UV radiation

What is the most effective way to protect yourself from UV radiation?

Clothes – a cap or other hat with brim and a shirt – offer a good protection against UV rays. Also by staying in the shade from the direct light when the sun is high, you can easily halve your UV exposure. Even in the shade, it is good to take into account the reflection of UV rays from snow, water or sand, as well as the so-called diffuse radiation coming from the sky.

Is the sun harmful in cloudy weather?

UV radiation penetrates clouds more easily than visible sunlight. Only low, thick clouds attenuate UV radiation effectively.

Thin clouds and a white snow field together create difficult conditions: in addition to direct radiation from the sun, there is a lot of diffuse radiation through the clouds, and both of these are also reflected from the snow.

Is it possible to feel the burn of UV radiation on your skin?

Unfortunately no, because you only feel the heat radiation of the sun on your skin. Wind or chilly weather can evaporate the heat from your skin, but the UV index can be as high as on a hot day.

Why is it especially important to protect children from the radiation?

The skin does not forget the UV radiation it has received. The effects of the radiation accumulate in the skin’s memory throughout life.

Children’s skin is more sensitive to the harmful effects of UV radiation. Repeated sunburn or high lifelong UV exposure increases the risk of skin cancer in the future.

At what time is UV radiation the strongest?

In southern Finland, the value of the UV index rises above the need for protection in midsummer between 10 a.m. and 5 p.m. Although the radiation in the Mediterranean countries is stronger at noon than in southern Finland, the protection time is almost the same.

The shorter the shadow in the sunlight, the stronger the radiation. It is wise to seek shade at the latest when the shadow is shorter than your body when standing.

Is it possible to get sunburnt in the spring sun?

The skin can get burnt or tan in the spring sun in Finland as well. There is a risk of sunburn whenever the UV index reaches or exceeds the protection limit 3. In southern Finland this reading has been measured in some years as early as the end of March around noon. At the latest, readings of 3 can be measured in mid-September.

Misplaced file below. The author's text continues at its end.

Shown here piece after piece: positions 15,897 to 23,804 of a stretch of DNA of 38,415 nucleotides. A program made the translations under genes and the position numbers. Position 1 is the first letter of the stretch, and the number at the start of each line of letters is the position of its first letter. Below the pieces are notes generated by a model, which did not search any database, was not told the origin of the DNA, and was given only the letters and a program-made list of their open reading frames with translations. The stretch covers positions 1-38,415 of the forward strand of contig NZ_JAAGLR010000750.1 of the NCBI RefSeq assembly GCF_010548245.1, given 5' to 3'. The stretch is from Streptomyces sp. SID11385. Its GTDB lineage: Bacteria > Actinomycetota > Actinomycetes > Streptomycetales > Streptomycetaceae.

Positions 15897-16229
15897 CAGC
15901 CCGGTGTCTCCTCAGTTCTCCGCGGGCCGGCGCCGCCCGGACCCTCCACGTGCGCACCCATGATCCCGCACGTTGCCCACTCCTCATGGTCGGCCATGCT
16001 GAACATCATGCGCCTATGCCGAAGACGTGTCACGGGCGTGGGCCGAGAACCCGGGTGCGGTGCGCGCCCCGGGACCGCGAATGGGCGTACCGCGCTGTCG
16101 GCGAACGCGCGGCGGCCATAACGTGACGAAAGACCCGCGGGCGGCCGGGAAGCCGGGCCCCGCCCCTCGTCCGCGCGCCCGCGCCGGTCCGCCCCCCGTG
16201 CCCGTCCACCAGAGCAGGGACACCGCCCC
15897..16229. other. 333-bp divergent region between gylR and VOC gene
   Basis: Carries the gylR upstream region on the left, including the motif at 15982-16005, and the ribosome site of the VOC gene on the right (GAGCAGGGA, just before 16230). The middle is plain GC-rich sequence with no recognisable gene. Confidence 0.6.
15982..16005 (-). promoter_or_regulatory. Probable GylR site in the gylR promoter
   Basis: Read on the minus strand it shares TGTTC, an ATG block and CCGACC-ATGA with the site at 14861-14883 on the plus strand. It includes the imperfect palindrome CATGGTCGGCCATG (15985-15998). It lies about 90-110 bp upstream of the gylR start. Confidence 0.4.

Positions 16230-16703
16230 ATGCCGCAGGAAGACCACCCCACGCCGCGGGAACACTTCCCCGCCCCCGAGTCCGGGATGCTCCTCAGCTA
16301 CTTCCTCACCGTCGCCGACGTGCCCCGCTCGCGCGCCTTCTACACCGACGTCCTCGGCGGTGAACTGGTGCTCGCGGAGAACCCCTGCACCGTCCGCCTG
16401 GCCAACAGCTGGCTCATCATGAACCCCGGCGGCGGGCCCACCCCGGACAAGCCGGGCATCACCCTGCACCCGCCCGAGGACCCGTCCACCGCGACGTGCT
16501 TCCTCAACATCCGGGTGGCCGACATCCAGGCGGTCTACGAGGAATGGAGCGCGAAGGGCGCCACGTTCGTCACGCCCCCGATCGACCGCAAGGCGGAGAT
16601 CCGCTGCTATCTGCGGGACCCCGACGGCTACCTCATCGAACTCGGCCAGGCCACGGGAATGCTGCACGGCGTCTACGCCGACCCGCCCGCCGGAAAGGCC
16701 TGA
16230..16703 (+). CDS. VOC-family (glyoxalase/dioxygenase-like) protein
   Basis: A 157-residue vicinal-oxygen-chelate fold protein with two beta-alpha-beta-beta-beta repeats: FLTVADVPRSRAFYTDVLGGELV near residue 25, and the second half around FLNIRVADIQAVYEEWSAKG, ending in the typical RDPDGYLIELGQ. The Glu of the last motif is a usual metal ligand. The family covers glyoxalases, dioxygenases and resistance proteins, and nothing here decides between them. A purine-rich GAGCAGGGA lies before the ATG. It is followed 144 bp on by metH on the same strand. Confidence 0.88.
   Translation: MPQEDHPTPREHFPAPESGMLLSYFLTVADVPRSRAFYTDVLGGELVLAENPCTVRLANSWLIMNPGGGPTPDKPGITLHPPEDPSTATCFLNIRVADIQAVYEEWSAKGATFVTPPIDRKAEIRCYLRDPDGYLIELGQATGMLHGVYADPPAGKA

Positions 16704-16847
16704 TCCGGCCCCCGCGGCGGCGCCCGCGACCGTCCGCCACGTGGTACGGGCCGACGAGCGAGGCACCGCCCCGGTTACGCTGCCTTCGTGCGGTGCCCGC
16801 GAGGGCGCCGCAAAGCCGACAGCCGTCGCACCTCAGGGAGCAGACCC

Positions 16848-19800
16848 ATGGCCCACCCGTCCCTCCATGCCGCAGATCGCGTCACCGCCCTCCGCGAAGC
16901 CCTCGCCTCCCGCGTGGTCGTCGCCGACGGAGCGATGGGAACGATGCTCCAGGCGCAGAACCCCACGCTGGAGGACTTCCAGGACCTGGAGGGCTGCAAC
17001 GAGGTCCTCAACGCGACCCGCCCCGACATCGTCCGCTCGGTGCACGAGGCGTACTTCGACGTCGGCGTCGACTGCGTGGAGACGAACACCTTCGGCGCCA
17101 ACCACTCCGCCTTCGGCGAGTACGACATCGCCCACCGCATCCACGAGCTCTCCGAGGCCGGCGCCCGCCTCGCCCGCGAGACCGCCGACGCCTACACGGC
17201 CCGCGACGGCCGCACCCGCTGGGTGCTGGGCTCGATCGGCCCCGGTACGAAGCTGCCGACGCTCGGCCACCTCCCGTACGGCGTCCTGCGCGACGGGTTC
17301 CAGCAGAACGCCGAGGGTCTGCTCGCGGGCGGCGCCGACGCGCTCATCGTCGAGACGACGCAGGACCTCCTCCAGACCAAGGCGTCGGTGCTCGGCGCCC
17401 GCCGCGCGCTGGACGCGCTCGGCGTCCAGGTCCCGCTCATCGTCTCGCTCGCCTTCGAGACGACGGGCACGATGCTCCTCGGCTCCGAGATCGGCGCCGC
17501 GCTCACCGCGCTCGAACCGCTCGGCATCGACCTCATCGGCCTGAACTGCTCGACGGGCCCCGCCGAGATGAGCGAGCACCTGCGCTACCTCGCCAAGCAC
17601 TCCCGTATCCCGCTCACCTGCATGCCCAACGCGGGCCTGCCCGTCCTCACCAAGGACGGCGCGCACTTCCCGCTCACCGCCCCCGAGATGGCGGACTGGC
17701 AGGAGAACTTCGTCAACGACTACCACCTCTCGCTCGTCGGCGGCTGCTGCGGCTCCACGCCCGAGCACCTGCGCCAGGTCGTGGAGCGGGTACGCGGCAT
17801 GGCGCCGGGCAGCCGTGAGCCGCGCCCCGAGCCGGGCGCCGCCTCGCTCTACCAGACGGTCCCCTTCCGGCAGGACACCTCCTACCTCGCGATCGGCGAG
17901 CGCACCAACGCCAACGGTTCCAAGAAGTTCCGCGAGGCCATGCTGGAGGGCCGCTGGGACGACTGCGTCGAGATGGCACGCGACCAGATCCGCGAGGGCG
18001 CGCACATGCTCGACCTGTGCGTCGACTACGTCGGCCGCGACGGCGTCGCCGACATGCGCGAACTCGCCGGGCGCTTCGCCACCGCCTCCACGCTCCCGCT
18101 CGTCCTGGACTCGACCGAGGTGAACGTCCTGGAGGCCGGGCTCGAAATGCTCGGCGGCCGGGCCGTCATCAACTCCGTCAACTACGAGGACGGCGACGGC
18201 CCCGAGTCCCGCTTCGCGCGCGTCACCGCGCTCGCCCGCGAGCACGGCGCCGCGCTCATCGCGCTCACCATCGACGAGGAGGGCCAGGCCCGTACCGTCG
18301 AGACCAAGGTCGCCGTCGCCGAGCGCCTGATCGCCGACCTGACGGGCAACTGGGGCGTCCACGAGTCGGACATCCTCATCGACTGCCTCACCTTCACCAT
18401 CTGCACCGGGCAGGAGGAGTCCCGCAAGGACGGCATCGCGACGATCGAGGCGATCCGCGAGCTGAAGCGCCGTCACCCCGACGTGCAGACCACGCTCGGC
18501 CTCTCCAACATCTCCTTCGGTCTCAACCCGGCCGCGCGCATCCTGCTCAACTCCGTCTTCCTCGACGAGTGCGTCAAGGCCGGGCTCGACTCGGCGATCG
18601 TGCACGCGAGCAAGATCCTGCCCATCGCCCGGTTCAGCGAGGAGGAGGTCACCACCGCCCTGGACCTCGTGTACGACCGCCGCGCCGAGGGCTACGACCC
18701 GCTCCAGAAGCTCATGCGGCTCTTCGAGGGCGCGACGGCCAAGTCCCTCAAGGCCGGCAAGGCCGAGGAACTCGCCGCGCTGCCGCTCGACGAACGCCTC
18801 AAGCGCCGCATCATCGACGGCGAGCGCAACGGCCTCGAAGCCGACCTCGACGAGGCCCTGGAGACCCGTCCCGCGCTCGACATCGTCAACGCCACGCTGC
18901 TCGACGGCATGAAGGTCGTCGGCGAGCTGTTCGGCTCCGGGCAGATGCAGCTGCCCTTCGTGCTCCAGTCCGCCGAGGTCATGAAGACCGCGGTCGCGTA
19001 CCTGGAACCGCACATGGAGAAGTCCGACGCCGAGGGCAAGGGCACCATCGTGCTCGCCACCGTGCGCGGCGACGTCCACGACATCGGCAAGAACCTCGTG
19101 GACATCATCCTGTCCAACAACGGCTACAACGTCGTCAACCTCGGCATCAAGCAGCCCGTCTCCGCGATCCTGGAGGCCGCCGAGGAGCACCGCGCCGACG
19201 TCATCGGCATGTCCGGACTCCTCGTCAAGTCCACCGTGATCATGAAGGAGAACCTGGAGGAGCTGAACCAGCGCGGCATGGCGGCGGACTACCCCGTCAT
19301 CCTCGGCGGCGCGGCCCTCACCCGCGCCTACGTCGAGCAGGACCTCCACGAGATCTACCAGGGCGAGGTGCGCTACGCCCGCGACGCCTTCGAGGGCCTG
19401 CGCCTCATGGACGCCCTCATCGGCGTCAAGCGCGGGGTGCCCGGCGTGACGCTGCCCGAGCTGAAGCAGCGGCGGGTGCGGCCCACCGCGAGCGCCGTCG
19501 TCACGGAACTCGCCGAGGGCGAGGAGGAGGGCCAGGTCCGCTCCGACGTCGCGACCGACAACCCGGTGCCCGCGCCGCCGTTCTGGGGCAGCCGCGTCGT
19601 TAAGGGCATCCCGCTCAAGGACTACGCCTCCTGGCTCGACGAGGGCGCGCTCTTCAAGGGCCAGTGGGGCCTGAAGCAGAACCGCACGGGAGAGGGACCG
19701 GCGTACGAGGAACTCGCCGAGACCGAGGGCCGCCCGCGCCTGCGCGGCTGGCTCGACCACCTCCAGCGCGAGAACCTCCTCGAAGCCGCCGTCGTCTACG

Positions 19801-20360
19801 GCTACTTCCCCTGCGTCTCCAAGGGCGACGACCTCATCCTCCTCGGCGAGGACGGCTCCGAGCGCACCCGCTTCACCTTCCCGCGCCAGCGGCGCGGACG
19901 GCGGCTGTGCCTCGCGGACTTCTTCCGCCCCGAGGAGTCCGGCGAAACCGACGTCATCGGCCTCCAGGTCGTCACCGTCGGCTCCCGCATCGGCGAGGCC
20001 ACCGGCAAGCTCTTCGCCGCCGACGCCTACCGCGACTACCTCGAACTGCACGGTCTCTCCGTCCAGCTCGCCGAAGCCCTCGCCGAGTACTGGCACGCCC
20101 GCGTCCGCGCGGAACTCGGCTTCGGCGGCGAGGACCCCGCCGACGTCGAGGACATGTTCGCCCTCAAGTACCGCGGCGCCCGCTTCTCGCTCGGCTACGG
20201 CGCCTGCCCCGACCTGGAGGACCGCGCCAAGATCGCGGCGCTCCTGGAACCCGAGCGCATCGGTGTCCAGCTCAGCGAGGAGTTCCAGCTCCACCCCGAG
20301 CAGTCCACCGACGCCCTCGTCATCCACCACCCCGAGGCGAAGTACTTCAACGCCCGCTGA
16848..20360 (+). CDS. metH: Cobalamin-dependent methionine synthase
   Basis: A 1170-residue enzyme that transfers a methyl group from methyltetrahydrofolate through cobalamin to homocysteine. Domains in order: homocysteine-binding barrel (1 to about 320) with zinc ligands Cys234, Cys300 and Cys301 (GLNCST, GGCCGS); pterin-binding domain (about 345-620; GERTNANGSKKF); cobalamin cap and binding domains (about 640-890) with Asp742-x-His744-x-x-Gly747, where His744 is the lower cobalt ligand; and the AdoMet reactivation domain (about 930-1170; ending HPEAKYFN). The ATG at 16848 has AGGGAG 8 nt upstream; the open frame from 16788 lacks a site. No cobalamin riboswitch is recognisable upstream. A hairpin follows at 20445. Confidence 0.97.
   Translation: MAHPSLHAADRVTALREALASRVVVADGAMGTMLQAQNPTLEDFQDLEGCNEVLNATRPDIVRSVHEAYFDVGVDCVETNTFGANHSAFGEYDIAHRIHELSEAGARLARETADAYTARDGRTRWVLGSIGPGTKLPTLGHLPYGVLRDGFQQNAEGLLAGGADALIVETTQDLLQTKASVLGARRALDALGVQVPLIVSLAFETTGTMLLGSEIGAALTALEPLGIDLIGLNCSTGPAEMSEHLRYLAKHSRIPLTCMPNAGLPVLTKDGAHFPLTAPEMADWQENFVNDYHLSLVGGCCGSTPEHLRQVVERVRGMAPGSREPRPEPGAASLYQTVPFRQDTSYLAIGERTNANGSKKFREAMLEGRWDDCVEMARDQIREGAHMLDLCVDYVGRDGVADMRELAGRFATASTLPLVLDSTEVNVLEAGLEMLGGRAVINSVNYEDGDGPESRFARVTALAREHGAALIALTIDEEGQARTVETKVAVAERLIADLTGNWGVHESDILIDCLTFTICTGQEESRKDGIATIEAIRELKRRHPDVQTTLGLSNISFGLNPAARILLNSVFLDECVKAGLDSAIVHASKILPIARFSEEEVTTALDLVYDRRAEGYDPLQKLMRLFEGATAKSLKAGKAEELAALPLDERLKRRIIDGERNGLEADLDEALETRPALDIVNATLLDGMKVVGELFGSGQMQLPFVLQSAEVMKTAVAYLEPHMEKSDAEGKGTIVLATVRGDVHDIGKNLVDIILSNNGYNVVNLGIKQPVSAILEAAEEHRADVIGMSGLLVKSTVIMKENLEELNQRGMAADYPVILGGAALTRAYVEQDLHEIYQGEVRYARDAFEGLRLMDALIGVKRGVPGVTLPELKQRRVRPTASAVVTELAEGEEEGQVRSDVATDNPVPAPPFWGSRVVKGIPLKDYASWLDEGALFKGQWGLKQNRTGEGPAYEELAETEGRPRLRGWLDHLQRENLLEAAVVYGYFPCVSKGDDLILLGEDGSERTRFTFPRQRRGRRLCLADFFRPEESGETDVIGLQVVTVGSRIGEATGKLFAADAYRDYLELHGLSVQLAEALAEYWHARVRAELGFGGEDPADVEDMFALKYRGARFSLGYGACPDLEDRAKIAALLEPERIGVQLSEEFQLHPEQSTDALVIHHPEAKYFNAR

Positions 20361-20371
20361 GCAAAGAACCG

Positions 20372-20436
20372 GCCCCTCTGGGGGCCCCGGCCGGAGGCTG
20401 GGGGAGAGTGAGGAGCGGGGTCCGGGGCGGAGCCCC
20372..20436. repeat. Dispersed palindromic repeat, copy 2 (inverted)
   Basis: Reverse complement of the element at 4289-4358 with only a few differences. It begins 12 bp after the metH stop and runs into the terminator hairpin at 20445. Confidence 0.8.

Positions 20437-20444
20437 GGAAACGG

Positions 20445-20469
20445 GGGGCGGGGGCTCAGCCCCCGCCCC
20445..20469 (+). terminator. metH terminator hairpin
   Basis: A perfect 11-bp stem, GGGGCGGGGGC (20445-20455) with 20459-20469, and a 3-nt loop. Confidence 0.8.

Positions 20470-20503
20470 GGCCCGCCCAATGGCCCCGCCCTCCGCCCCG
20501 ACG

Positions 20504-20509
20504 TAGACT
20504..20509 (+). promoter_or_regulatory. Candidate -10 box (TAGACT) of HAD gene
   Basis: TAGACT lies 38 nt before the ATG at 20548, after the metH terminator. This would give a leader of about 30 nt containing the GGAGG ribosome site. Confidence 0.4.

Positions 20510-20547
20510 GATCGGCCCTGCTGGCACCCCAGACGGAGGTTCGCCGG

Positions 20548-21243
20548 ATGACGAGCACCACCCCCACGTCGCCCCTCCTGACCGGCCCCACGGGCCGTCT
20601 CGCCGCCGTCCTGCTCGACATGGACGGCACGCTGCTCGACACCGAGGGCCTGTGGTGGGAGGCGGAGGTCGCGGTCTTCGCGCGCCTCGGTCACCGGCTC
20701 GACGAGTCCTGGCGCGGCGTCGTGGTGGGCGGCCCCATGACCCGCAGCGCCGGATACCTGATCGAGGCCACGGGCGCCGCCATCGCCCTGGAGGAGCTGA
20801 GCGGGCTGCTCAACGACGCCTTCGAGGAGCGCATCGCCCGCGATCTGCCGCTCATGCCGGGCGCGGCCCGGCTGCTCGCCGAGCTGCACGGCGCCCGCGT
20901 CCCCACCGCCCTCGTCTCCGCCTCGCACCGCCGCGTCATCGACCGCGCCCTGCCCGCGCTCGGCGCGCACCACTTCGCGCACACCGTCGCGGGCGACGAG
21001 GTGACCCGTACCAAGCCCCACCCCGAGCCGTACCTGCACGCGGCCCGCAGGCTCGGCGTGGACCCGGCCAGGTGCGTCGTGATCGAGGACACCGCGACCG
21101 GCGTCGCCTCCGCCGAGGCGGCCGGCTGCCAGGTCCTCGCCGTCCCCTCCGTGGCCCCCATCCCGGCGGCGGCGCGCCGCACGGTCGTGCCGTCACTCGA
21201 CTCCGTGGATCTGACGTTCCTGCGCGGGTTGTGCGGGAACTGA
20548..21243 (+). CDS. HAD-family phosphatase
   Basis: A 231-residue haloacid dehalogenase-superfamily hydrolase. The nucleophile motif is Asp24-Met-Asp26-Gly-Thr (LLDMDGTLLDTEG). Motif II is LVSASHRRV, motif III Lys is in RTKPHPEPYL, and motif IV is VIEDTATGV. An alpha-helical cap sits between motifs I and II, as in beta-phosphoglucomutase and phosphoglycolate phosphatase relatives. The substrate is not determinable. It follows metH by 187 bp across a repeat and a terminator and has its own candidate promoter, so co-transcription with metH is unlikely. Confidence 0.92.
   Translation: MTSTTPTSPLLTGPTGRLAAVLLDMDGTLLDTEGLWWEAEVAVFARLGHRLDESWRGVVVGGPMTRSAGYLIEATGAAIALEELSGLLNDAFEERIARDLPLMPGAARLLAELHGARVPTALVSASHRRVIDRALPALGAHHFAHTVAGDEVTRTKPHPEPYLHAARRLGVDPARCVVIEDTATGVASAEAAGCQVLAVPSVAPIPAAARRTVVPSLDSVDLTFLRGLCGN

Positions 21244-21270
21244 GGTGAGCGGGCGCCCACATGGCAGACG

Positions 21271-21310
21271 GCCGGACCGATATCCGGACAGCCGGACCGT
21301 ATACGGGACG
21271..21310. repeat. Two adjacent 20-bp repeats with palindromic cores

Can the protection of sunscreen be trusted?

Sunscreen products can prevent sunburn, as they absorb the skin-burning UV radiation. However, you cannot prolong your stay in the sun by using sunscreen. Sunscreen should be used in sufficient quantity, but even then primarily for supplementing other protection.

What should be considered when choosing sunscreen?

The sunscreen must have at least a protection factor of 30. The protection must cover both UVB and UVA radiation. Sunscreen must be used in abundance and reapplied often enough.

There are considerable differences in tolerance to UV radiation between different groups of people. Light-skinned and red-haired people are particularly sensitive to radiation, as are children.

Does previous tan protect the skin from burning?

A tan does not protect the skin from burning. A tan only corresponds to a sunscreen protection factor of 4 at most. UV rays can penetrate even tanned skin and damage tissue. The skin does not toughen from sunburns, in fact the opposite happens. Especially protecting a child’s skin from repeated sunburn significantly lowers the risk of skin cancer in adulthood.

What causes variation in UV radiation?